In the 1930s and 1940s, Dr. Virginia Apgar noticed something odd. Despite the US infant mortality rate decreasing overall, a high number of infants were still dying within 24 hours of birth.
Part of the problem was that there was no standard of comparison for newborns; babies often went home with undiagnosed problems.
Apgar challenged this practice and set the foundations of neonatology when she created the Apgar score in 1952, according to the US National Library of Medicine. The scoring system, which has since saved countless babies, evaluates newborns’ health on five factors: heart rate, respiration, skin color, muscle tone, and reflexes.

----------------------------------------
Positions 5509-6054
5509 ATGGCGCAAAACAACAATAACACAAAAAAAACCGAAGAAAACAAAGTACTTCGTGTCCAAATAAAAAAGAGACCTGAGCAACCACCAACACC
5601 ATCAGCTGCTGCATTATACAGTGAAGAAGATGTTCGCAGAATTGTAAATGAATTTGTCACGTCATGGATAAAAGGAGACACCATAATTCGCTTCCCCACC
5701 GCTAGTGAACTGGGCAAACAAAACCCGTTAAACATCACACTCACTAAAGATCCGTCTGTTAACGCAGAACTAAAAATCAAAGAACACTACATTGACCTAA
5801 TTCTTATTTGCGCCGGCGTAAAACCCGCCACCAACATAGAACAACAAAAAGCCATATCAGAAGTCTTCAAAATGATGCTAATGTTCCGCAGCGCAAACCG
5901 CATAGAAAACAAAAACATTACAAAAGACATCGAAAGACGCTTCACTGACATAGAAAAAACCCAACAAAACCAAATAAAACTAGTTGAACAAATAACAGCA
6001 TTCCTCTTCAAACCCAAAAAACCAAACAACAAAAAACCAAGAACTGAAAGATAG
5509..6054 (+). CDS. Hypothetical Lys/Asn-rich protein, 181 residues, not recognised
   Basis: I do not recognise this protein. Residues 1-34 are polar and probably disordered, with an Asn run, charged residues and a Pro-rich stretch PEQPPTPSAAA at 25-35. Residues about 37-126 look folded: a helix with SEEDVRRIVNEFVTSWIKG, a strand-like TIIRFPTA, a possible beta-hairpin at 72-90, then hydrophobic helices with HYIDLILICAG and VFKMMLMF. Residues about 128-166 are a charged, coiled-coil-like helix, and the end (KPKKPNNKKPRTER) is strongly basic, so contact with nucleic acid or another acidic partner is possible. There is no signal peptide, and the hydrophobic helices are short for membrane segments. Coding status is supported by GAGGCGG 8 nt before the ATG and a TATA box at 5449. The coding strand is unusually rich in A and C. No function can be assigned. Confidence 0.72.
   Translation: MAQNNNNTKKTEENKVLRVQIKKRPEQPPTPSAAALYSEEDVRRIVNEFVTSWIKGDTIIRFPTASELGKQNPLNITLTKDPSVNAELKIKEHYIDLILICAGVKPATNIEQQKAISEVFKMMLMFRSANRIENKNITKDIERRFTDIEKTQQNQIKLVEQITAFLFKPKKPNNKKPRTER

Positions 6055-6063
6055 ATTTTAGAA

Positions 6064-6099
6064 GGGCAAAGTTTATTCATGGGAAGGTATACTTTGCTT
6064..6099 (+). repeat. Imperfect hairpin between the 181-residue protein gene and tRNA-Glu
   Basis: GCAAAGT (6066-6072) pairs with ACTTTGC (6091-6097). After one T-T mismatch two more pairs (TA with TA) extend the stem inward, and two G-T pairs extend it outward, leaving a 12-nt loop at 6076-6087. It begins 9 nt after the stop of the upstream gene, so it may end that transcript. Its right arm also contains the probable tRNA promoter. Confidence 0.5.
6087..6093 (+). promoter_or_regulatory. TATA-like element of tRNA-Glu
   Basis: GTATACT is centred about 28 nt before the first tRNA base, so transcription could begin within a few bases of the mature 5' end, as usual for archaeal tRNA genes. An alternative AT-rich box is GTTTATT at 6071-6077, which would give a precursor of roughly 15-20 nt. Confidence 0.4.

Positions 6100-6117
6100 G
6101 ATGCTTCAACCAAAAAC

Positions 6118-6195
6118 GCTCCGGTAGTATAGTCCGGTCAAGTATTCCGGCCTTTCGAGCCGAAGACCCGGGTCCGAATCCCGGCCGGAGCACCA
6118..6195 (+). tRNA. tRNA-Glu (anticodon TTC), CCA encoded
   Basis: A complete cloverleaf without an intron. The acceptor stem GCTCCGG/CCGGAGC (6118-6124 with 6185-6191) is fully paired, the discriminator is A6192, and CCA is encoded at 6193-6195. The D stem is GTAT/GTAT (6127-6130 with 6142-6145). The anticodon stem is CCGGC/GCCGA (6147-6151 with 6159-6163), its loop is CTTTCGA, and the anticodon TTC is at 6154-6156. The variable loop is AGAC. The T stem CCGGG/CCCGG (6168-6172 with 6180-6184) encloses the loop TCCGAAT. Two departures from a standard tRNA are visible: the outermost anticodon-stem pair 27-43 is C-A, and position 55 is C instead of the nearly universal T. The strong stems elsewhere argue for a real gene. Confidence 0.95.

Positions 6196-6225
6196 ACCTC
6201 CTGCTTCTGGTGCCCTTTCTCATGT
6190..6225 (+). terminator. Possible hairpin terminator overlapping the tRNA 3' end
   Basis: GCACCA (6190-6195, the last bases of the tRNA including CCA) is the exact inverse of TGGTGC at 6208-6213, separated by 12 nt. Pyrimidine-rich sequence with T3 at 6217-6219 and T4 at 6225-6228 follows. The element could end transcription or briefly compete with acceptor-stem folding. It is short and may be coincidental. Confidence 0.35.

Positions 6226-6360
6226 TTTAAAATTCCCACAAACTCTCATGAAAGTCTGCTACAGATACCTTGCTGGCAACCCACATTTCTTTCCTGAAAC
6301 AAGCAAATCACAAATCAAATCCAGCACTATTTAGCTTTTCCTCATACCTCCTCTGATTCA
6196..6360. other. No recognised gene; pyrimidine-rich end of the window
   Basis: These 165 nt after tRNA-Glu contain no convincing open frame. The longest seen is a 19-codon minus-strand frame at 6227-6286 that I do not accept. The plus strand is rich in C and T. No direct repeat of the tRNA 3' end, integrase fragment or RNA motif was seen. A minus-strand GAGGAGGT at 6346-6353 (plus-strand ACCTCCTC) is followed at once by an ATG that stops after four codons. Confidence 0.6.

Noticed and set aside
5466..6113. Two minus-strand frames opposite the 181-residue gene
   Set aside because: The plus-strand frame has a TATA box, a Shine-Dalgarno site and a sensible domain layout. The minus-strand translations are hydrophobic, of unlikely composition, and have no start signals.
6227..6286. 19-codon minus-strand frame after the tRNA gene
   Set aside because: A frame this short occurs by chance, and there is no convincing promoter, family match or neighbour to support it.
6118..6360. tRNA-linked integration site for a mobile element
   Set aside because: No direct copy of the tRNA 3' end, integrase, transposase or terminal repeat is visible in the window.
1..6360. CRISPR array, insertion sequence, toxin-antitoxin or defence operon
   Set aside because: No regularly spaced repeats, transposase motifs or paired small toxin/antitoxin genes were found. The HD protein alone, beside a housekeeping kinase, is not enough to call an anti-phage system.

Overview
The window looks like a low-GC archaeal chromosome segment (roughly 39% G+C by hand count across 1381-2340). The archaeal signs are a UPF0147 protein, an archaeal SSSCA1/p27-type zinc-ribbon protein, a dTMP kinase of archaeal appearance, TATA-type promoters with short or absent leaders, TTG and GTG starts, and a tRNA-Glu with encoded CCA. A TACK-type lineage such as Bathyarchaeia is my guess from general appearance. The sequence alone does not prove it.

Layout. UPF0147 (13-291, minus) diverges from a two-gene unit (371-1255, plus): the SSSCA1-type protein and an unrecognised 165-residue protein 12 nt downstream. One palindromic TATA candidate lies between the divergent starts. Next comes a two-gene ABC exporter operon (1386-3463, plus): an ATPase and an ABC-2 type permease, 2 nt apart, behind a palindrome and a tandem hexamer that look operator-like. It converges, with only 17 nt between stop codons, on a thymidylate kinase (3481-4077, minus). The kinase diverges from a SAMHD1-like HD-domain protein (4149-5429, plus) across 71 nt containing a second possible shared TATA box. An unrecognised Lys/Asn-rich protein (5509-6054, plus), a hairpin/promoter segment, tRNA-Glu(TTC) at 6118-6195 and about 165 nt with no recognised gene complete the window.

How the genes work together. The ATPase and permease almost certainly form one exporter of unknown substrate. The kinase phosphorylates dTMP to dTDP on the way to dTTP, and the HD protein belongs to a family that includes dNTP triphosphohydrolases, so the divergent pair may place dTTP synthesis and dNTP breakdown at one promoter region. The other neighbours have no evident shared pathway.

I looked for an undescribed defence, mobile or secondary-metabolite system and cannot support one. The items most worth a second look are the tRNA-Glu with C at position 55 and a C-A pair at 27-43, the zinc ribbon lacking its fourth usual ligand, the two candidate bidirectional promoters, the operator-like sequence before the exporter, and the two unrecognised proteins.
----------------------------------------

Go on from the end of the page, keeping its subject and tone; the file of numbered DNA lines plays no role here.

The test is conducted in the first five minutes after birth, allowing doctors to determine which babies need immediate care.
Apgar even linked the scores to infant mortality; the lowest-scoring babies had a mortality rate of 14%, compared to 0.13% for the highest-scoring babies.
The Apgar score was quickly adopted by hospitals across the US, and is credited for lowering the national infant mortality rate. It later spread worldwide.